Early on, blustery winds played havoc with the sound, but Sting still delivered a strong, driving set. It was a far cry from his last tour, when he delved deeply into the personal songs of the 'Mercury Falling' album. This was Sting the Road Warrior, lacking the warmth and personality of last time around but driving with punch and determination in songs such as 'Every Little Thing She Does is Magic' and the title track of his latest album, 'Brand New Day'.
Fans looking for hits may have been disappointed; Sting played his fewest number of Police songs in years, opting instead for the eclectic mix of the new album and jazzy reinterpretations of his solo songs (except, of course, for the near-obligatory slow-start, roaring-finish treatment of 'Roxanne').
'We'll Be Together Tonight' got a good shaking up, reworked and ending with a squalling Dominic Miller guitar solo. Sting and Miller also teamed up for a light, delicate acoustic reading of 'Fields of Gold' that set the audience swooning.
Still, the decidedly jazzier excursion got a decidedly flatter audience response, as Sting gave out generous helpings of new songs (Fill Her Up, A Thousand Years) while carefully doling out audience favorites such as 'All This Time'.
But the crowd was Sting-savvy, lustily cheering more obscure cuts such as 'Seven Days' and 'Moon Over Bourbon Street', and were paid back handsomely with hit-filled set-closers, including 'When the World Is Running Down'. As he has throughout his solo career, Sting threw out curve balls, demanding that the audience keep up.
k.d. lang opened the show with a strong set and full band, her first show of the Sting tour and a preview of her Aug. 16 Boulder Theater date. Her new 'Invincible Summer' album is more mainstream than her previous recent releases, and the crowd appreciated it.
(c) Denver Rocky Mountain News by Mark Brown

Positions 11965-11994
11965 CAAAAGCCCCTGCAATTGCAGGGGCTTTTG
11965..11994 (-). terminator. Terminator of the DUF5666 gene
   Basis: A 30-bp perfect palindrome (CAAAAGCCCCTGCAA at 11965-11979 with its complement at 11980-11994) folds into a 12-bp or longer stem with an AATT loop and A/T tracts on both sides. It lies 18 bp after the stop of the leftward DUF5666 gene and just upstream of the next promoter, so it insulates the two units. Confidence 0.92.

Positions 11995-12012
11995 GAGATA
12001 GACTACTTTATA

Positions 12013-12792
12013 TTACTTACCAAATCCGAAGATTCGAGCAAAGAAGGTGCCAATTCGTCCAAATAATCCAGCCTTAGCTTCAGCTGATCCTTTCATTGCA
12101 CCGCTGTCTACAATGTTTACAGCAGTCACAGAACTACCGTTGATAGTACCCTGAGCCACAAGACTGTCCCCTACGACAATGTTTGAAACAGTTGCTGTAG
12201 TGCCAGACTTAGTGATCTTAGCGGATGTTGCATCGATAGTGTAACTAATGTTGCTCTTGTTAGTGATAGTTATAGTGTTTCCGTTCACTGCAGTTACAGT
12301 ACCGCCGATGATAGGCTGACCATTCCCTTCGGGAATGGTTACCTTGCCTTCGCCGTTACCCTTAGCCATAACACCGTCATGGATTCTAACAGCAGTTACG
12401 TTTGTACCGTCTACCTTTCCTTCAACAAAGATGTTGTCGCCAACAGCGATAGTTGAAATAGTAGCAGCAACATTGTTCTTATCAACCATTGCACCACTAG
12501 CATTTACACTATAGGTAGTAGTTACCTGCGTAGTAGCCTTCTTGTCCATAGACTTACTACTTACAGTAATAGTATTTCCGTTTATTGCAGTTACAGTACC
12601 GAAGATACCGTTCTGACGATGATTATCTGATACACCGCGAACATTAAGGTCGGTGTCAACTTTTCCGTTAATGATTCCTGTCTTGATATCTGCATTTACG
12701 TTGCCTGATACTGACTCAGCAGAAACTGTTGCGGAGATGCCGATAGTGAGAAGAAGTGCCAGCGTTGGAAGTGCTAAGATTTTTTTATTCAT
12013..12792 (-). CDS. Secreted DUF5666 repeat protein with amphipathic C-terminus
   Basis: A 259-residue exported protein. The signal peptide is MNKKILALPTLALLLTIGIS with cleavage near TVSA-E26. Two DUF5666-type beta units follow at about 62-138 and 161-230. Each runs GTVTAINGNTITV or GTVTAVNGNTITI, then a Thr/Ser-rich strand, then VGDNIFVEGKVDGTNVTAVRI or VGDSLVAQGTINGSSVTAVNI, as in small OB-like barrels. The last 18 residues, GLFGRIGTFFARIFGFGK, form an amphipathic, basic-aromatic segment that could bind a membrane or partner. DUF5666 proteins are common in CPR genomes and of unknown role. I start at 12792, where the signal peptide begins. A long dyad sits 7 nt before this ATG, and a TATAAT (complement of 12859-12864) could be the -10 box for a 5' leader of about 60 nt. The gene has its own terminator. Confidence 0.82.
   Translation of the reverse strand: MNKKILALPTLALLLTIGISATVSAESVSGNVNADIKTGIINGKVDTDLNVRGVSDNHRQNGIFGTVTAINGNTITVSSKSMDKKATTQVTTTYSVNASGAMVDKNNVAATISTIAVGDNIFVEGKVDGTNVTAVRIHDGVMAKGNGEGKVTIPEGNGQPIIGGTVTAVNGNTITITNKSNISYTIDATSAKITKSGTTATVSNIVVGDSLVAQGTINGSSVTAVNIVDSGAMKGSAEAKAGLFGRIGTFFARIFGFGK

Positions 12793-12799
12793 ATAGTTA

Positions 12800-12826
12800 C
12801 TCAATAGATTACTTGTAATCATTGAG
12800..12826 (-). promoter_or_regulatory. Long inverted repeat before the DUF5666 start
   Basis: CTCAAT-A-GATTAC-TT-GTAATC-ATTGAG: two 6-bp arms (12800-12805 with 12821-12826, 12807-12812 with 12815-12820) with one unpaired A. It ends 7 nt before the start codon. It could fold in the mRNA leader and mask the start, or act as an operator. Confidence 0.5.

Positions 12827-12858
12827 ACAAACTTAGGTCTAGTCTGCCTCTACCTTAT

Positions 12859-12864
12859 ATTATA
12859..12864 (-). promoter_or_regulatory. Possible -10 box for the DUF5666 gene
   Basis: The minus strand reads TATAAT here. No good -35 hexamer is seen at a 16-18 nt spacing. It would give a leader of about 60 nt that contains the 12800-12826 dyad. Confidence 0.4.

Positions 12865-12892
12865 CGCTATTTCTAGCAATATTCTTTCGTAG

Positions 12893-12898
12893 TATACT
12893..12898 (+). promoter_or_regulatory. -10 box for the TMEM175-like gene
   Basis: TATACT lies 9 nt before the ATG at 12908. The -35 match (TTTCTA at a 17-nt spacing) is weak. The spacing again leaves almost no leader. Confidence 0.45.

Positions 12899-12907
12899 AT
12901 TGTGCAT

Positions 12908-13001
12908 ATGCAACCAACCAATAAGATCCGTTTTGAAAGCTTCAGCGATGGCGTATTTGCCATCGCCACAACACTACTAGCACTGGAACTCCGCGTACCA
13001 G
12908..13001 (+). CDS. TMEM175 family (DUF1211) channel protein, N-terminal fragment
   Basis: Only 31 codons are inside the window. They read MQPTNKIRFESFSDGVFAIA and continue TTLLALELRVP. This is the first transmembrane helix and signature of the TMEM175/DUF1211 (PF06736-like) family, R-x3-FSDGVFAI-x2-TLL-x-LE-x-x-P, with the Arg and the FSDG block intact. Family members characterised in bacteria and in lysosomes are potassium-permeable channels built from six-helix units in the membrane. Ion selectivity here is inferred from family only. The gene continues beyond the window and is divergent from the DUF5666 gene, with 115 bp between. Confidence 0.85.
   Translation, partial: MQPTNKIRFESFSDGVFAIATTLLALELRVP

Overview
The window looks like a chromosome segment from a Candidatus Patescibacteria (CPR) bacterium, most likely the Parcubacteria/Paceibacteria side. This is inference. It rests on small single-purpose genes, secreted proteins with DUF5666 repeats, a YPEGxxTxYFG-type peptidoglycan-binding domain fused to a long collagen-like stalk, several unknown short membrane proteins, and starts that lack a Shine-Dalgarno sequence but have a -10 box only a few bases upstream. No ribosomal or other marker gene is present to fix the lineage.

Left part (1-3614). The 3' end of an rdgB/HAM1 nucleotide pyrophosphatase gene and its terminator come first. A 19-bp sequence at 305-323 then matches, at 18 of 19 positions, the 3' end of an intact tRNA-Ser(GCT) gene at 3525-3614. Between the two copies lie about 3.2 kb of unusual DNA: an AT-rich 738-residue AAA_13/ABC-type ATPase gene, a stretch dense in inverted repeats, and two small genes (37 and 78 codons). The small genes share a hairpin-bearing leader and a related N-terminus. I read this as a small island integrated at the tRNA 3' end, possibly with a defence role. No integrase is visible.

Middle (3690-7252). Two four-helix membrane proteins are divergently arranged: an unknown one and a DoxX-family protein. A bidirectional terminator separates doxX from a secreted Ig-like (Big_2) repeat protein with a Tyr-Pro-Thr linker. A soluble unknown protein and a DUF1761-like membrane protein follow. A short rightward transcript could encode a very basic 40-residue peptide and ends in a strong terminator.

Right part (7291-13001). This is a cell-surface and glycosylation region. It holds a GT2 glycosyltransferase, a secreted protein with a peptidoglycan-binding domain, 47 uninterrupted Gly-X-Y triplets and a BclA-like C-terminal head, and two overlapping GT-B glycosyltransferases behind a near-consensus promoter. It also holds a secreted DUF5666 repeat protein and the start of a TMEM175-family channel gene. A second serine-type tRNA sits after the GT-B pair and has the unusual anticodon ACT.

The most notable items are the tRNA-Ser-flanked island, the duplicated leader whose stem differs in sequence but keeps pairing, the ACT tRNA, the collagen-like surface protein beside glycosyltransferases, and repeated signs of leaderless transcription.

Every little thing Sting did was magic...
Backstage, Sting is cordial to all his anxious fans standing around. When he's introduced to the ''local rock critic,'' he smirks, extends his hand and says, ''Oh, I love critics!''
The scribe comments that it's always hard to find a new angle on a person who's been written about thousands of times.
''That process of being labeled, giving people an easy handle on me, is exactly what I'm trying to avoid,' he says. ''That's my job.''
At 48, Sting remains an elusive target. His lyrics used to explore guilt, jealousy and other psychological warfare. At Red Rocks Amphitheatre last night, he performed his solo hits - 'If You Love Somebody Set Them Free', a muted, elegaic 'Fields Of Gold', 'All This Time', 'Englishman In New York', 'We'll Be Together', 'If I Ever Lose My Faith In You' - and Police songs from 'Every Little Thing Is Magic' and a call-and-response Roxanne to the encores 'Every Breath You Take' and Message In A Bottle'.
But Sting's tour is in support of his satisfying new album, Brand New Day', on which he croons about contentment, specifically love and life. The opener 'A Thousand Years' was a love story based on reincarnation, and 'After The Rain Has Fallen' was a narrative about a thief and a princess. He got downright romantic on the title track from 'Brand New Day': ''You're the magnet to my pole/I'm the devil in your soul/You're the pupil I'm the teacher/You're the church and I'm the preacher.''
The smash 'Desert Rose' soared, and 'Perfect Love...Gone Wrong' was an idiosyncratic take on a shaggy dog tale (with smooth wit, Sting sang the dog's part). 'Fill Her Up' blithely used a range of multi-ethnic touches, from country to opera to world beat - even French rap, a style which Sting finds ''much more erudite and serious'' than its American counterpart.
His core band employed eclectic shadings in the right places - guitarist Dominic Miller's solos and percussionist Manu Katche's busy polyrhythmic drumming - and Chris Botti's trumpet pierced the night air on several songs, notably 'Tomorrow We'll See'.
And so Sting (Gordon Sumner) finds being one of the world's biggest rock stars fun and fulfilling these days. Guys think he has a great voice and catchy hooks, and gals dig him. Most of the people in the sold-out crowd were grooving, clapping their hands or tapping their feet. Some were really getting into it, looking as if they were about to pee their pants. A man standing behind a blushing woman said in a joking manner, ''I'm gonna tell your husband.'' To which she replied, ''Believe me, he already knows.''
(c) The Denver Post by G Brown